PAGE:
Using Prozac With Alcohol: What Are the Risks?

Published February 23rd, 2021 by Angel Rivera
Fact Checked by
Camille Freking
Medically Reviewed:
Dr. Gerardo Sison, Pharm.D.
Updated Date: Mar 1st, 2021
 

Prozac has become perhaps the most well-known antidepressant in the United States since its approval for the treatment of depression in 1986. Since then, millions of adults and children alike have received a prescription for Prozac. Currently, approximately 12 percent of adults taking antidepressant medication in the United States use Prozac. 

Prozac can be used to treat many different mental health conditions, is associated with a relatively low risk of side effects, and causes the fewest withdrawal symptoms of any SSRI antidepressant. 

However, mixing Prozac with alcohol may not be safe.

What is Prozac?

Prozac is a brand-name prescription antidepressant that is commonly sold under the generic name of its active ingredient, fluoxetine. 

Prozac belongs to a class of drugs called selective serotonin reuptake inhibitors (SSRIs) and was the first drug in this class to be approved by the U.S. Food and Drug Administration (FDA). Although SSRIs are the current frontline treatment for depression, MAOIs (monoamine oxidase inhibitors) were the first antidepressants developed. However, they're used less frequently than selective serotonin reuptake inhibitors (SSRIs) and other antidepressants because of necessary dietary precautions and risks of adverse reactions when mixed with certain drugs. 

Despite being nearly 35 years old, Prozac remains one of the most popular antidepressants on the market. It is an antidepressant that can be used for the treatment of major depressive disorder in adults and children as young as eight years old. Prozac is commonly used for the treatment of mental health conditions like major depressive disorder, obsessive-compulsive disorder (OCD), panic attacks, bulimia, and premenstrual dysphoric disorder (PMDD). 

SSRIs like Prozac work by blocking the reabsorption of a neurotransmitter called serotonin in the brain, which helps to raise the levels of serotonin. Increased levels of serotonin mean that the brain cells are better able to communicate with each other and send messages back and forth, which helps to improve mood. People with depression and anxiety are thought to have low levels of neurotransmitters like serotonin.  

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What are the risks of using Prozac with alcohol?

Prozac, like other SSRIs, helps to improve the symptoms of common mental health disorders like depression and anxiety by increasing the amount and activity of serotonin in the brain. Although many people are aware of the dangers of mixing alcohol with certain types of medications, including opioid painkillers, sleeping pills, and benzodiazepines like Xanax, fewer people understand just how dangerous using Prozac with alcohol can be. 

Like other SSRIs, Prozac is designed to increase the activity of certain neurotransmitters so that the brain cells are able to communicate more effectively. By contrast, alcohol, which is classified as a central nervous system (CNS) depressant, can  “depress,” or slow, the activity of the neurological system, which includes the brain.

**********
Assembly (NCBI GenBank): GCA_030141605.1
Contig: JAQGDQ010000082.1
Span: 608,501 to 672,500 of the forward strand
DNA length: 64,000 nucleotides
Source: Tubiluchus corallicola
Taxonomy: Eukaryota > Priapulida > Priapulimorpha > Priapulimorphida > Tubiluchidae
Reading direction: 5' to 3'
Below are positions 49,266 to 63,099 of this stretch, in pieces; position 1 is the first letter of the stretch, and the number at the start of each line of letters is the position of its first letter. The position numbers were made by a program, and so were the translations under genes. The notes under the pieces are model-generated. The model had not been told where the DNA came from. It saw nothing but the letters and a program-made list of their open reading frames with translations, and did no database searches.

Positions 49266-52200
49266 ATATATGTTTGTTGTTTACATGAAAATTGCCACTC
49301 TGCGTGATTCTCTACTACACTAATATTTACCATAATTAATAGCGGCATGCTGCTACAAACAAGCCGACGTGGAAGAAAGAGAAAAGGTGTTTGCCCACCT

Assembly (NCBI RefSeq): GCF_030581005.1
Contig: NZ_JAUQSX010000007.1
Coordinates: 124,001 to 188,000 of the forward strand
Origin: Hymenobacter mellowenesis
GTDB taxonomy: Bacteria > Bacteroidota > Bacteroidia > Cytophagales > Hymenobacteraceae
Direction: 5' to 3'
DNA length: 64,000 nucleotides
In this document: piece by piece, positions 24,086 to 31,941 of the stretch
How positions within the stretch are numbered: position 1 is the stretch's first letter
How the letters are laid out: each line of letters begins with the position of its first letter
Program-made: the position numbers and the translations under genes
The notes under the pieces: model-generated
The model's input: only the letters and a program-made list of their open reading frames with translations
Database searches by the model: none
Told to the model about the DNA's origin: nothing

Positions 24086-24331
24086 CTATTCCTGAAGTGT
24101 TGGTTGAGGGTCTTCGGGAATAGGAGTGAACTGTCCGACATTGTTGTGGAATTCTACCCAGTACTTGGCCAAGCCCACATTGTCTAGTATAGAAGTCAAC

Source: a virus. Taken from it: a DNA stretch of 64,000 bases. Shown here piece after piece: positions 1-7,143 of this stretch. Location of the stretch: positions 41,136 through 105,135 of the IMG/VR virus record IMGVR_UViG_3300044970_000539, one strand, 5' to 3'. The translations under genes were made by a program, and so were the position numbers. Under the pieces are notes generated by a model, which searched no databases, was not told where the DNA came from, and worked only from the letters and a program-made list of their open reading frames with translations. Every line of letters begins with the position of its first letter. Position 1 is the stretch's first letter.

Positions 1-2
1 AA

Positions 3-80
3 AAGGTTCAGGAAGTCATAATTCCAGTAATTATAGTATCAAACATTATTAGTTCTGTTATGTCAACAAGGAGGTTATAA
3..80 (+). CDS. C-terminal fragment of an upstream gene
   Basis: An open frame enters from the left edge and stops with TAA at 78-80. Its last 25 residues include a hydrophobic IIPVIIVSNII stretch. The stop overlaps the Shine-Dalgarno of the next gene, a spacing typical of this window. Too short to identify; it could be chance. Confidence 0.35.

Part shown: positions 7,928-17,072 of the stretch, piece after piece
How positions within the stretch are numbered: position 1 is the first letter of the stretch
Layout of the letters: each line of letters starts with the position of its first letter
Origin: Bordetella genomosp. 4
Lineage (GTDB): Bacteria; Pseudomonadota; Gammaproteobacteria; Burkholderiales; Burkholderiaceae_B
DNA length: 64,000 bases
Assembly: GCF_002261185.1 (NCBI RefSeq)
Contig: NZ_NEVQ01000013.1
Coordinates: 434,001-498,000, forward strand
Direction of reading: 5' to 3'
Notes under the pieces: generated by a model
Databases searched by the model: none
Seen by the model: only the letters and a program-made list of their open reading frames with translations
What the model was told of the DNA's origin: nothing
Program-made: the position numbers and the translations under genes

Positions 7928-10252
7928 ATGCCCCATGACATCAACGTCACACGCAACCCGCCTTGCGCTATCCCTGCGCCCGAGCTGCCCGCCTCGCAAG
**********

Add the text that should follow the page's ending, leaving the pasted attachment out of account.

When using Prozac with alcohol, both substances work to influence the activity of neurotransmitters. Side effects of both substances may become worsened, which can make it difficult to perform simple tasks. In addition, drinking alcohol with Prozac may cause Prozac to be less effective.

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What side effects can occur when using Prozac with alcohol?

Although rare, using Prozac on its own can cause feelings of tiredness in some people, and alcohol has the tendency to make feelings of drowsiness more pronounced. As a result, using Prozac with alcohol can make it difficult to finish simple tasks and may require you to rest frequently. You also are more likely to make poor decisions, fall, or drive while impaired. 

Other side effects that can occur when using Prozac with alcohol include:

  • Extreme drowsiness
  • Dizziness
  • Sudden onset of fatigue or weakness
  • Feelings of hopelessness
  • Suicidal thoughts

If you are experiencing any of these serious side effects, please seek immediate medical advice.

Prozac is most commonly used for the treatment of depression. However, the effects of alcohol mixed with Prozac can prevent the medication from working as effectively and may make your depression worse, potentially leading to suicidal thoughts and behaviors. 

Summary

Using Prozac combined with alcohol consumption can cause dangerous side effects, such as extreme drowsiness, dizziness, sudden onset of fatigue or weakness, feelings of worsening depression, and suicidal thoughts. As a result, people who are taking Prozac should not drink alcohol. 

Additionally, patients who use Prozac to treat depression may find that their symptoms of depression get worse because the medication cannot work as effectively when combined with alcohol.  

According to the National Alliance on Mental Illness, alcohol abuse can also exacerbate other areas of mental health. Therefore, if you are struggling with alcohol dependence or any other kinds of substance abuse you may want to consider addiction treatment. 

In any event, contact a loved one and or health care provider to see about the treatment options and support groups in your area if you are struggling with alcohol addiction. 

Sources:

https://www.mayoclinic.org/diseases-conditions/depression/expert-answers/antidepressants-and-alcohol/faq-20058231 

https://pubs.niaaa.nih.gov/publications/aa63/aa63.htm 

https://jamanetwork.com/journals/jamainternalmedicine/fullarticle/2592697 

https://www.webmd.com/drugs/2/drug-6997/prozac-oral/details

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